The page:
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Monthly News Letter -September 2015

1st October

MONTHLY NEWSLETTER

 

LOCAL MARKET

 

August 2015

 

September 2015

   

 

USD/KES EXC RATE

 

103.87

 

105.29

GBP/KES EXC RATE

 

160.31

 

159.58

INFLATION

 

5.8%

 

6.0%

91 DAY T/BILL

11.5%

20.6%

182 DAY T/BILL

12.4%

20.3%

NSE 20 SHARE INDEX

 

4080

 

4153

NSE ALL SHARE INDEX

 

138

 

145.65

91 DAY CMS RATE - KES. 1M

 

15%

 

21%

182 DAY CMS RATE - KES. 1M

 

14%

 

18%

 

 

Overall 12 month inflation increased from 5.8% in August 2015 to 6.0% in September 2015. Non food & non fuel inflation rate rose from 4.5% in August 2015 to 4.7% in September 2015.

The money market was relatively liquid during the week ending September 30, 2015 supported by redemption of government securities, OMO maturities and government payments. These inflows were partially offset by withdrawals through mop -up operations by the CBK through Term Auction Deposits (TAD), issuance of securities in the primary market and tax remittances by commercial banks.

The bond market turnover increased by 160.8%, with the number of deals increasing from 56 to close at 71 during the first week of October 2015. This significant rise in bond trading may be attributed to the new bond issue FXD1/2015/1 and traders shifting from the secondary market to primary Bond market

INTERNATIONAL MARKETS

US Economy

U.S. employers slammed the brakes on hiring over the last two months, raising new doubts the economy is strong enough for the Federal Reserve to raise interest rates by the end of this year.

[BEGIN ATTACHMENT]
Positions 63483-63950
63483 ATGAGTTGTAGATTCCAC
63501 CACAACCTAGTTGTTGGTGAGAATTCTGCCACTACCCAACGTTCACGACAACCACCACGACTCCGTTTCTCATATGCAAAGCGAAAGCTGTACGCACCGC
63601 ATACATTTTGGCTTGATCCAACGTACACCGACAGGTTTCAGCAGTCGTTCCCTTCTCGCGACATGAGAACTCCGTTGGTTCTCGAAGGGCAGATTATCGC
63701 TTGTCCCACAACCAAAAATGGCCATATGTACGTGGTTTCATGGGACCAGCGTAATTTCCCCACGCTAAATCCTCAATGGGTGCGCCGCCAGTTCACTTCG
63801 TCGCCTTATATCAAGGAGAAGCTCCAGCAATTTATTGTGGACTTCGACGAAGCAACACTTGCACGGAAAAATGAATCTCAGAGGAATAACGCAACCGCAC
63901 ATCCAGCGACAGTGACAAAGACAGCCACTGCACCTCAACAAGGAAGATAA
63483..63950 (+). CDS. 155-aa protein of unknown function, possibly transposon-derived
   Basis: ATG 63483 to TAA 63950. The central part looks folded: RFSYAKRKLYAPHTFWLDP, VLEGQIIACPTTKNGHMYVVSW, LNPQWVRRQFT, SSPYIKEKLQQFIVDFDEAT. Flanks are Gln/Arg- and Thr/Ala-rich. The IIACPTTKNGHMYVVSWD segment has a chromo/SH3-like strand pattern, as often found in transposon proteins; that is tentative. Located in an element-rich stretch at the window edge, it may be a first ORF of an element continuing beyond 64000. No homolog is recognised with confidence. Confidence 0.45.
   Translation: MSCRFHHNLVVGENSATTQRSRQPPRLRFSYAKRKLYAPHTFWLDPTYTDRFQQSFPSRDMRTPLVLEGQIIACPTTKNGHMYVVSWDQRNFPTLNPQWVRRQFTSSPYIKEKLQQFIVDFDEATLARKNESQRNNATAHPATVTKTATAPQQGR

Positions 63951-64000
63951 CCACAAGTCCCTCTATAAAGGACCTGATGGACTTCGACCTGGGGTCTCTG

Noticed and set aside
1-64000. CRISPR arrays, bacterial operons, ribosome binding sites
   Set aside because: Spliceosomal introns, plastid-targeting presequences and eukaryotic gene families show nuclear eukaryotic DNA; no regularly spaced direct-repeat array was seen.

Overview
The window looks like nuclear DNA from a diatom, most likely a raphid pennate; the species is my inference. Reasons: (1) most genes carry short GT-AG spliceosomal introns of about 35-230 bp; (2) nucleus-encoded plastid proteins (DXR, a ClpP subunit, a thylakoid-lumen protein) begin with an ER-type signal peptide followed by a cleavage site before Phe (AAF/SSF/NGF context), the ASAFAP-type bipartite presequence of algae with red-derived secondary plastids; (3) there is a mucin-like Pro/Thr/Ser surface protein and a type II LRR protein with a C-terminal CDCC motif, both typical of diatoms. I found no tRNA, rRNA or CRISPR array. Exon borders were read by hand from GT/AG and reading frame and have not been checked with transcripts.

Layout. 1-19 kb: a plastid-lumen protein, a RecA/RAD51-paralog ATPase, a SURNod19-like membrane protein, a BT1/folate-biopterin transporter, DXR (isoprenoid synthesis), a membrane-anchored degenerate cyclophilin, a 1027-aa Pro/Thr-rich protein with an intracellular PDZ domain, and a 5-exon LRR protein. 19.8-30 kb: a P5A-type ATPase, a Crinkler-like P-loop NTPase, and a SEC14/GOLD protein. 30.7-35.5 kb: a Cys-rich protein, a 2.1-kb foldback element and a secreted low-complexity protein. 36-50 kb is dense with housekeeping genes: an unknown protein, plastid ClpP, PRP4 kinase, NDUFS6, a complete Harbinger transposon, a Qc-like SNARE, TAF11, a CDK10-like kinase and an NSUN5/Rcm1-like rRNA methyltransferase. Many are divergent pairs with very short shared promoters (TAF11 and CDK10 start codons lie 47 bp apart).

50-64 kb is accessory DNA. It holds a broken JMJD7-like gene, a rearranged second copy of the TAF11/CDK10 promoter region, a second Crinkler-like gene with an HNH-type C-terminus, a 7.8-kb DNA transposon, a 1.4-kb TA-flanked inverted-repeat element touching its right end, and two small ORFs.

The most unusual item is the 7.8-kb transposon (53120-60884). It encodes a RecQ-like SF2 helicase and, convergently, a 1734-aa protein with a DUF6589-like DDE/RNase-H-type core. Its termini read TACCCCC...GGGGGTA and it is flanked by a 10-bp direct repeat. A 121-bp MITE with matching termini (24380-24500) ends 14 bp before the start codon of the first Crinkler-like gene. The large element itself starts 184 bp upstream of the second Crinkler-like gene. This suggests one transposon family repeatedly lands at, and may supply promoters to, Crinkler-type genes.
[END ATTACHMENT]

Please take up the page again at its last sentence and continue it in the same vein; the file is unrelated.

Payrolls outside of farming rose by 142,000 last month and August figures were revised sharply lower to show only 136,000 jobs added that month, the Labor Department said on Friday.

Some of the strongest headwinds on the U.S. economy come from the commodity sector, which has slowed in part because of weaker demand from China.

The price of oil has fallen nearly 50 percent over the last year, and U.S. mining payrolls, which include energy sector jobs, fell by 10,000 in September, the ninth straight month of declines.

Euro zone

Global equities ended their worst quarter since the 2011 euro zone crisis on an upbeat note with a rally on Wednesday on hopes that Wall Street had bottomed and the commodities rout was over, while the dollar also rose.

Major equity indexes around the world declined 10 percent or more from July through September as fears mounted of a global slowdown brought on by China. Slower Chinese growth also slammed commodity prices and countries that depend on their export.

Euro zone prices fell by 0.1 percent on an annual basis in September after rising 0.1 percent last month, feeding speculation the European Central Bank will expand or extend its bond buying as the Fed prepares to raise rates.

Emerging market

World economic growth lost momentum in September, with China's factory output shrinking again, euro zone manufacturing growth slowing, and U.S. activity steady.

The latest business surveys across Asia, Europe and the Americas paint a gloomier picture and are likely to prompt more calls for central banks to loosen monetary policy even further.

Surveys of China's factory and services sectors showed the world's second largest economy may be cooling more rapidly than earlier thought, with deeper job cuts.

Taken together with a stock market crash in Shanghai during the summer and a surprise devaluation of the Chinese yuan, the data highlight just how difficult it will be for policymakers to steer China's economy out of the biggest slowdown in decades.

China is a major importer of raw materials, especially from commodity producers such as Australia, Brazil and Canada, so a slowdown in demand is being felt globally.

Concerns over China and global market volatility figured high on a list of reasons the U.S. Federal Reserve did not raise interest rates last month.

 

 
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